University of Houston President Renu Khator said the university could fuel the future of the industry with its $110 million expansion of its Energy Research Park and energy curriculum.
During a speech during the Offshore Technology Conference, Khator, who also serves as chancellor of the UH system, said the university’s 75-acre Energy Research Park and added programs are aimed at training future professionals in a variety of energy fields, including subsea engineering and wind power.
Khator said the university is focused on making the university a major industry resource.
UH has already committed or spent $60 million for the expansion on its energy programs, and the college plans to grow its course offerings and research due to the dominant role of the energy industry in Houston.
“Our strategy became energy, because we knew that we had to sync ourselves with the strength of the community and that itself is our pathway,” Khator said.
She added that energy has become a fundamental goal and the university is seeking new partnerships to push it into the forefront of instruction in the energy fields.
“If we cannot produce the workforce that the industry needs, then we are not really fulfilling our obligation,” Khator said.
She said the university’s energy initiatives have already made progress, establishing new degree programs that are growing at exponential paces and producing private-public partnerships in research that have been innovative.
One product of new energy research at UH has been a new type of superconducting wire for electricity that could reduce the amount of power lost during transmission and improve the efficiency of the power grid, Khator said.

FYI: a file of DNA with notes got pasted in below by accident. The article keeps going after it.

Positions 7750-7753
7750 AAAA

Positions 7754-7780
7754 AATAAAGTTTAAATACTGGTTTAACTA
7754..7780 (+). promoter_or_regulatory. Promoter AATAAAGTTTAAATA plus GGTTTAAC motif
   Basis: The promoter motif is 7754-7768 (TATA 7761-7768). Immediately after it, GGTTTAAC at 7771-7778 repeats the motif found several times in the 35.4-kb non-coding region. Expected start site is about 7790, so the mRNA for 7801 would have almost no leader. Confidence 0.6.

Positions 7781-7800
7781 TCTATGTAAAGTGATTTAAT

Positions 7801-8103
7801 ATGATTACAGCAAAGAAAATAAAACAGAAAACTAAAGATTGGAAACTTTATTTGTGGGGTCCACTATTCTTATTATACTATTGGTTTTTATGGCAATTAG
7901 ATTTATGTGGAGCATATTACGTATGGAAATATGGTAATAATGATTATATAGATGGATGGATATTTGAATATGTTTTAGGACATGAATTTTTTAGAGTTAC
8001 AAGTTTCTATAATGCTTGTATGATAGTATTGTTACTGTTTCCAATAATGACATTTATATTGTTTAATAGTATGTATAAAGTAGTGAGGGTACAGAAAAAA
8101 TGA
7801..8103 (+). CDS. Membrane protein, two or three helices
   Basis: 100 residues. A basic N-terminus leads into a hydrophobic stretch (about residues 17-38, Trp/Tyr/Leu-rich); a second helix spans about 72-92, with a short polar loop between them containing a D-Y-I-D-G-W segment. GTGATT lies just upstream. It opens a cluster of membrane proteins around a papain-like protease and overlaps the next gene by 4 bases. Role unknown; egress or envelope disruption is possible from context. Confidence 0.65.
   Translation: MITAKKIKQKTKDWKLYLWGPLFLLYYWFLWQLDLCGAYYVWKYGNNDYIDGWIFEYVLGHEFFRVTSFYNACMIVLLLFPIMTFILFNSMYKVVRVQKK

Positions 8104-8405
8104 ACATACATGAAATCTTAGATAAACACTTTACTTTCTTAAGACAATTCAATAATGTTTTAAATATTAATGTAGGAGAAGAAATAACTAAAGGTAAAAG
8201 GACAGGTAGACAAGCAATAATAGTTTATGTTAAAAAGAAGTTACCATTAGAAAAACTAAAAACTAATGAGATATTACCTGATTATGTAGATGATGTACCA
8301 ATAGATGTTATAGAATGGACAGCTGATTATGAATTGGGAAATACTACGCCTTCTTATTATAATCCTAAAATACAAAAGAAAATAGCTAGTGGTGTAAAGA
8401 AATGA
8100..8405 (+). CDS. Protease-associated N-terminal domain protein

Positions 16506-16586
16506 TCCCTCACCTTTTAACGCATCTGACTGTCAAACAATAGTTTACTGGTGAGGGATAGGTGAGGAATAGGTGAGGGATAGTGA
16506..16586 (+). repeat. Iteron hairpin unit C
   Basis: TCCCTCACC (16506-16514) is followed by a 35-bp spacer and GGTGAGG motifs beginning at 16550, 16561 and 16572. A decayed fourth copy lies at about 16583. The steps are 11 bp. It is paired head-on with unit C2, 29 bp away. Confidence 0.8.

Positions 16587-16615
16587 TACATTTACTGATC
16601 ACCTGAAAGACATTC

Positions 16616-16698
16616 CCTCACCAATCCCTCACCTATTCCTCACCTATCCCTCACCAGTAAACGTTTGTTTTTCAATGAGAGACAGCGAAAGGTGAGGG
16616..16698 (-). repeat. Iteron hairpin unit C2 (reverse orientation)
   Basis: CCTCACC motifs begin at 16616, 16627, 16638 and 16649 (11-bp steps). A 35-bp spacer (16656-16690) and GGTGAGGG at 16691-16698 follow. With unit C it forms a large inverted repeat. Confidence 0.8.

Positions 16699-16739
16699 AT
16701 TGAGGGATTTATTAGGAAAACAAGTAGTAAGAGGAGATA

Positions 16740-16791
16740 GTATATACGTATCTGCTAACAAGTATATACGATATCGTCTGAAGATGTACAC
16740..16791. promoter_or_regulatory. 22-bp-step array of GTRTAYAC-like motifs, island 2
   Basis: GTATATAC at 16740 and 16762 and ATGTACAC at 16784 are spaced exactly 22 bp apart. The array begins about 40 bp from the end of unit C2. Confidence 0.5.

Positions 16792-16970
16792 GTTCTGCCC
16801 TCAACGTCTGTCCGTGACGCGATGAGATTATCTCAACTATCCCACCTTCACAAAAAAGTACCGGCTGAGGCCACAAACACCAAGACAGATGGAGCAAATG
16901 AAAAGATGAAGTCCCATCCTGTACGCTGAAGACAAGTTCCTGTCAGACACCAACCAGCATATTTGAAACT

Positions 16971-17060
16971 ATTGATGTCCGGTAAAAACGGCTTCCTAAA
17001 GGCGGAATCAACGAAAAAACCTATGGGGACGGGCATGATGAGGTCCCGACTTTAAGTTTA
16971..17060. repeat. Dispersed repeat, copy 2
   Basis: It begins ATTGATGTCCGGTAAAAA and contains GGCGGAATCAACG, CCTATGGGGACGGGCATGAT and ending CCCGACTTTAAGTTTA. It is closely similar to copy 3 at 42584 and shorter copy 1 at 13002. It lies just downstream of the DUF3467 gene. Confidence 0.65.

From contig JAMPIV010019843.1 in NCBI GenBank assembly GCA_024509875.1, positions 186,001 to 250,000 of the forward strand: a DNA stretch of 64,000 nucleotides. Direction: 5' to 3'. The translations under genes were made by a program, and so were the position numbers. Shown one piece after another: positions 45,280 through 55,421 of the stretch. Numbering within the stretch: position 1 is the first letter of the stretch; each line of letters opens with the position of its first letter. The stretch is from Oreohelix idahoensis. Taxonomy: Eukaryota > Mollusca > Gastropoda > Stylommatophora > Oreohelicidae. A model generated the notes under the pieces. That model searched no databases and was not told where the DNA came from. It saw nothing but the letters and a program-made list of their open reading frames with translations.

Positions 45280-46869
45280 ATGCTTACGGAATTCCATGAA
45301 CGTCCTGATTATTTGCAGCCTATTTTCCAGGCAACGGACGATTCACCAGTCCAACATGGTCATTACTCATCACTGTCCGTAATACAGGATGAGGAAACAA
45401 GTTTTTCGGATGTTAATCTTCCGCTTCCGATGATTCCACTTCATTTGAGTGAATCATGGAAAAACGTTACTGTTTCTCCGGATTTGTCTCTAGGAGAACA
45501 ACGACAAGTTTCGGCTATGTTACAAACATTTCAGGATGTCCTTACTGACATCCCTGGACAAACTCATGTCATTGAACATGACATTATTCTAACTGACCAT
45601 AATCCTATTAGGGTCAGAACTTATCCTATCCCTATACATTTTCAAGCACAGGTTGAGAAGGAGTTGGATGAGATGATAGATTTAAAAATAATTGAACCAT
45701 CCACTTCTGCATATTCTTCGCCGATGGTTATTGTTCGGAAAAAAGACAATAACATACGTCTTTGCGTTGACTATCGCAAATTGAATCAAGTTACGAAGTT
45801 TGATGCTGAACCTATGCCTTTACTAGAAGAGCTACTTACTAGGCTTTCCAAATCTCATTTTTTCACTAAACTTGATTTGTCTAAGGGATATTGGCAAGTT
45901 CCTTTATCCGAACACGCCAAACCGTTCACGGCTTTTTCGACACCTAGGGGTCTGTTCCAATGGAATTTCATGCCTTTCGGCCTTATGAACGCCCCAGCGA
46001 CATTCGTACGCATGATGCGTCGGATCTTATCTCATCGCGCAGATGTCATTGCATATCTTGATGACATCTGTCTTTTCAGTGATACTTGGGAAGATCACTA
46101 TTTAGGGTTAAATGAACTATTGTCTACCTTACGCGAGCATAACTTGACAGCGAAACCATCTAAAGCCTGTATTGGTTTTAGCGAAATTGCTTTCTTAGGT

“Once we are successful in this, and successfully we can demonstrate it, I think this could be a great contribution,” she said.
The university’s expansion is taking place on a former 600,000-square-feet Houston campus of Schlumberger. Khator said some of the space has already been renovated and upgraded.
Still, she said, the university will be hoping to forge ahead largely based on partnerships with private companies, such as the one that led to the superconducting wire. Khator said collaborations that bring professionals and experts into the university’s science faculty will be key for the university going forward.
UH, like other public universities, remains hampered by state budget constraints, Khator said.
“Right now, less than one-fourth of the budget comes from the state. The rest, three-fourths of our budget, is really like any private university,” she said.